& the tropical rain-forest.
Clearly the sun has made an exception for Ireland,
the sun growled & shone elsewhere: Iowa,
`An Instructions to Critics'
The women of Kilkenny weep when the team loses,
they don't see the match but they cry. Mad bettors everywhere,
the sign `Turf Accountant',
men slipping in & out. People are all the same,
the seaman argued: Henry feels the Spanish & Irish
and Bengalis are thoroughly odd.
Americans, whom I prefer, are hopelessly normal.
The Japanese are barely comprehensible & formal,
formal Henry found
And so on. Berryman is largely tongue-in-cheek with the observations above, or his fondness for noting that `Your first day in Dublin is always your worst' or that `The Irish have the thickest ankles in the world/ & the best complexions'. But underlying this cynical playfulness is the serious debt Berryman owes the model of Hopkins. Indeed, Berryman pays his own kind of homage in #337 of `The Dream Songs', a segment that has come to be known as `Father Hopkins':
Father Hopkins, teaching elementary Greek
whilst his mind climbed the clouds, also died here.
O faith in all he lost.
Swift wandered mad through his rooms & could not speak.
A milkman sane died, the one one, I fear.
His name was gone almost.
Hopkins's credits, while the Holy Ghost
rooted for Hopkins, hit the Milky Way.
This is a ghost town.
It's Xmas. Henry, can you reach the post?
Yeats did not die here - died in France, they say,
brought back by a warship & put down.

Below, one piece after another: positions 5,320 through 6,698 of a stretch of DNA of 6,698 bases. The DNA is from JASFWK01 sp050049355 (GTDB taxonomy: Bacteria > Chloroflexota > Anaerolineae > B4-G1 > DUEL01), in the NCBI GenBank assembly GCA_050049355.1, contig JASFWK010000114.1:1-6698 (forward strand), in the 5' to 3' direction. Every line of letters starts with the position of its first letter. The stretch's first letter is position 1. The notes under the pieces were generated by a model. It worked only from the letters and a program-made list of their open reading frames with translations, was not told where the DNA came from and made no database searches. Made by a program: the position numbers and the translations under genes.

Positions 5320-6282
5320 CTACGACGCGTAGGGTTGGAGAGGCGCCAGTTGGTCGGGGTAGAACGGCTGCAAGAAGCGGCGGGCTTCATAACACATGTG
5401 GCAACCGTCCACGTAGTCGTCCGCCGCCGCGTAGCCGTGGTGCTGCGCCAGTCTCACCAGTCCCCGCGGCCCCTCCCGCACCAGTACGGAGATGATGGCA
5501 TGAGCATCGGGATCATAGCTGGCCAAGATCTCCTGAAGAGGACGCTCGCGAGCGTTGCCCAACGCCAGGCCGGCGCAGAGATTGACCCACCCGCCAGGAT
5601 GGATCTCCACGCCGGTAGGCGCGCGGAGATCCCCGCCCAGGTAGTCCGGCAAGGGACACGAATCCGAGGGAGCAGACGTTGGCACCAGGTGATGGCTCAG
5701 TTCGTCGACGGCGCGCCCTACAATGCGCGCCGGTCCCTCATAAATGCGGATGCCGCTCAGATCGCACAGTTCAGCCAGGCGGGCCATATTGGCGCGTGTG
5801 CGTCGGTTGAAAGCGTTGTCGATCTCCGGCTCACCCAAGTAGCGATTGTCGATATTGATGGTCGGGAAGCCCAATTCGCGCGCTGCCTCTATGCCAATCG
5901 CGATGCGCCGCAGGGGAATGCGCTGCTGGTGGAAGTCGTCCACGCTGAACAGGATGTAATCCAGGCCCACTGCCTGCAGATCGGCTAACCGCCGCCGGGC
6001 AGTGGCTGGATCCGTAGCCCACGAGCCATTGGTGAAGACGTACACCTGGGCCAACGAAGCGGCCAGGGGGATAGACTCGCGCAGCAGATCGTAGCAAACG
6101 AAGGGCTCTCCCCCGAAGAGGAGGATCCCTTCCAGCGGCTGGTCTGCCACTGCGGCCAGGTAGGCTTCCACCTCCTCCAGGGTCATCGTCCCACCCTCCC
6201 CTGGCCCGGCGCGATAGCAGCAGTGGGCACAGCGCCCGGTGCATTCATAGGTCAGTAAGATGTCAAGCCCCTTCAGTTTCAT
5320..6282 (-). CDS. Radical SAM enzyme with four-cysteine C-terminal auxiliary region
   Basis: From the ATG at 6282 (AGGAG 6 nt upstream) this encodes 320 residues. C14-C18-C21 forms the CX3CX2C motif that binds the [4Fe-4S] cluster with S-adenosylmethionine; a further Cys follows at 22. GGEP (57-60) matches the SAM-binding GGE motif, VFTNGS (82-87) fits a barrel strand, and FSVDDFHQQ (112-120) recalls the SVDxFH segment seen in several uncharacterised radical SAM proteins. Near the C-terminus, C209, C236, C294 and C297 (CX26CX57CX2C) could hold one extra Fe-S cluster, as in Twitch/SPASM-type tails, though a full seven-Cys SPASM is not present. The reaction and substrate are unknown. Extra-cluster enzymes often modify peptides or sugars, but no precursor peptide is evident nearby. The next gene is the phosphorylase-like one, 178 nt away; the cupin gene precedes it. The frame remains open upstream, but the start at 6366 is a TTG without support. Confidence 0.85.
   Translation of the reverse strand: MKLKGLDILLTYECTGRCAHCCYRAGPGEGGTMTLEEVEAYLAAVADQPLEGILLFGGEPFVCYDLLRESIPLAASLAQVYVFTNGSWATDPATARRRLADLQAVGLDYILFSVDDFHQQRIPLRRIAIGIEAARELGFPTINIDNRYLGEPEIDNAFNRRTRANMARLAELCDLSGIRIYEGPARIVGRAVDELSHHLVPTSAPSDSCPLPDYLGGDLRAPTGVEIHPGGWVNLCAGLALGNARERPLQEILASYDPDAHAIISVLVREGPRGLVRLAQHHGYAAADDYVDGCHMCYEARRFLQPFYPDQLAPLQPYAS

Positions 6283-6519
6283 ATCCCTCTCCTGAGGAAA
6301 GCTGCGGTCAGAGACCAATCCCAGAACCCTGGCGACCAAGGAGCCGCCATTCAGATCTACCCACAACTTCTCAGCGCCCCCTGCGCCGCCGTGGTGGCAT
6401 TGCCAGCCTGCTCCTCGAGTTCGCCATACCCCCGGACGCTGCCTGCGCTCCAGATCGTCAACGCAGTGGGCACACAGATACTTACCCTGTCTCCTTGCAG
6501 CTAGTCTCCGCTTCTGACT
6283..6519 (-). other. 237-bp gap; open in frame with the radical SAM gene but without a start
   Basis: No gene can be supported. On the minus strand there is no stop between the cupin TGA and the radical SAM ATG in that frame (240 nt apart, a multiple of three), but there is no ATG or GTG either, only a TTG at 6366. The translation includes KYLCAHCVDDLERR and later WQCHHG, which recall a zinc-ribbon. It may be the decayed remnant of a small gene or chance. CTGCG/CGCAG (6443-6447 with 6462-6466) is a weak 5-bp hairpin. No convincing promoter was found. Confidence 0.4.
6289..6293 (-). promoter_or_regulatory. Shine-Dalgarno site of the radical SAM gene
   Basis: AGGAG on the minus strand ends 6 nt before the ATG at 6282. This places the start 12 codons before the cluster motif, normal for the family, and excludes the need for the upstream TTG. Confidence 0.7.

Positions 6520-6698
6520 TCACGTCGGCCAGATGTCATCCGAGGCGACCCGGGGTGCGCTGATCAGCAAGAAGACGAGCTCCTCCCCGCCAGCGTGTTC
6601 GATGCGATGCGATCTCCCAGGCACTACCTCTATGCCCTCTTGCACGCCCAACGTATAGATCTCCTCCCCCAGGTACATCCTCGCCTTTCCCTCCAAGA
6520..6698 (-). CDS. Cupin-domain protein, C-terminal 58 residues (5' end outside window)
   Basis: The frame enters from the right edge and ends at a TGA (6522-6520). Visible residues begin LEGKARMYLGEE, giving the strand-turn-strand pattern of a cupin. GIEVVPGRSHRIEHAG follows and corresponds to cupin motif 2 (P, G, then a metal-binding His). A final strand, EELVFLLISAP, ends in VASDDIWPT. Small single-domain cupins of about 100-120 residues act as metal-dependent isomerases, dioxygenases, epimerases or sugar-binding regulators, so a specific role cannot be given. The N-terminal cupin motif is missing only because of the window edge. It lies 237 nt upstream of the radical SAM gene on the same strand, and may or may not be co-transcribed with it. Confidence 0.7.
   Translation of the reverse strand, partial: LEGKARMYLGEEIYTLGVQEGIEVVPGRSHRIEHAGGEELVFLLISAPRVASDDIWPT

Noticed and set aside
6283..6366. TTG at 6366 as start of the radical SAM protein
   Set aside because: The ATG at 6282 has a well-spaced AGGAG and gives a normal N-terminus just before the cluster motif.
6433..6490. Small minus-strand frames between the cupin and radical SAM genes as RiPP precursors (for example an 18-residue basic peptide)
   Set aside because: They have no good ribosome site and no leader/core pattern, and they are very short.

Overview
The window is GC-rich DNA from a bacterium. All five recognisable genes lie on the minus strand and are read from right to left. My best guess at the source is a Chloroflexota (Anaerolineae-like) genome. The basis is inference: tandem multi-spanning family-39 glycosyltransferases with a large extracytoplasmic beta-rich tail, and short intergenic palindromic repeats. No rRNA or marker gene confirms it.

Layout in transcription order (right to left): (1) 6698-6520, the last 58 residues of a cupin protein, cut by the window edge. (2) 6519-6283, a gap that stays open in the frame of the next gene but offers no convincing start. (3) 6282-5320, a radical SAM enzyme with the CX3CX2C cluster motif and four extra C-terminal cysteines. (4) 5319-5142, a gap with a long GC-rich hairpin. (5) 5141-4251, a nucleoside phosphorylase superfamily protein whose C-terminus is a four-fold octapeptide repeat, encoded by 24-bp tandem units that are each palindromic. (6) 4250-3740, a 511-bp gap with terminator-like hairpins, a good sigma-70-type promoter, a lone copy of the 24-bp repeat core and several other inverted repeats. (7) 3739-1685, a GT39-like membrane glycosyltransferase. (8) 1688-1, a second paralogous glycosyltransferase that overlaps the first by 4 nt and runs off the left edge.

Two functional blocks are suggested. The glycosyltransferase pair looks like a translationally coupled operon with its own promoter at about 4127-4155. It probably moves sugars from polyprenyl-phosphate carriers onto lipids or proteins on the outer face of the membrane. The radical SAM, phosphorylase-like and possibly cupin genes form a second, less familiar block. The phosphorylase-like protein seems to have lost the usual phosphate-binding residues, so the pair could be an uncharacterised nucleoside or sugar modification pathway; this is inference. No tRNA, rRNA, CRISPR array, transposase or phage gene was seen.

Joyce died overseas also but Hopkins died here:
where did they plant him, after the last exam?
To his own lovely land
did they rush him back, out of this hole unclear,
barbaric and green, or did they growl `God's damn'
the lousy Jesuit, canned.
The empathetic consideration of Hopkins (and unkind view of the treatment Hopkins presumably received in Ireland) is typical of Berryman's contention that the greater the poet the less the understanding and appreciation. Poor us, poor them. So be it.
In the end, the apparently divergent but similar cases of Hopkins and Berryman rest not only on issues of poetic themes, theory or practice, but how each poet ultimately embraced his own spirit of originality. The hard kick of `what's new' is what finally distinguishes both Hopkins and Berryman.
In both large and small ways, Hopkins unerringly and alone pursued his visionary paths towards God, along the way creating new ways to articulate the journey. And in many ways, Berryman - one of America's greatest poetic originals - was deeply and seriously informed by the serious, sensitive Hopkins.
Berryman largely acknowledged the Hopkins influence. One can only have fun speculating how Hopkins might have viewed what he partly wrought in the unconventional, uncanny Berryman.
Bloom, Harold, The Western Canon, Harcourt Brace, 1994, p. 281.
Boyd White, James, This Book of Starres, University of Michigan Press, 1994, p. 101.
Deane, Paul, review of This Book of Starres, in The New Criterion, May 1995, p. 55.
Simpson, Eileen, Poets in Their Youth, Farrar, Straus and Giroux, 1982, p. 77.
Donoghue, Denis, Walter Pater: Lover of Strange Souls, Knopf, 1995, p. 65.
Kumin, Maxine `Almost Spring, Driving Home, Reciting Hopkins', Poetry, May 1995.
Frost, Carol, `Berryman at Thirty-Eight: An Aesthetic Biography', New England Review, December 1994, pp. 40 — 41.
ibid. pp. 44 — 45.
Berryman, John, `Introduction', The Dream Songs, Farrar, Straus and Giroux, 1974, p.vi.
All Hopkins poems quoted here are from The Poems of Gerard Manley Hopkins, 4th edition, ed. W.H. Gardner and N.H. MacKenzie, Oxford, 1967.
All Berryman poems quoted here are from The Dream Songs by John Berryman, The Noonday Press, Farrar, Straus and Giroux, 1974.
Gerard Manley Hopkins and Creativity
Gerard Manley Hopkins and Nationalism
Theory of Aesthetics and the Poetry of Hopkins
Gerard Manley Hopkins and John Ruskin
Hopkins,Charles Darwin and Transcendence
A Feminist View of Gerard Manley Hopkins Poetry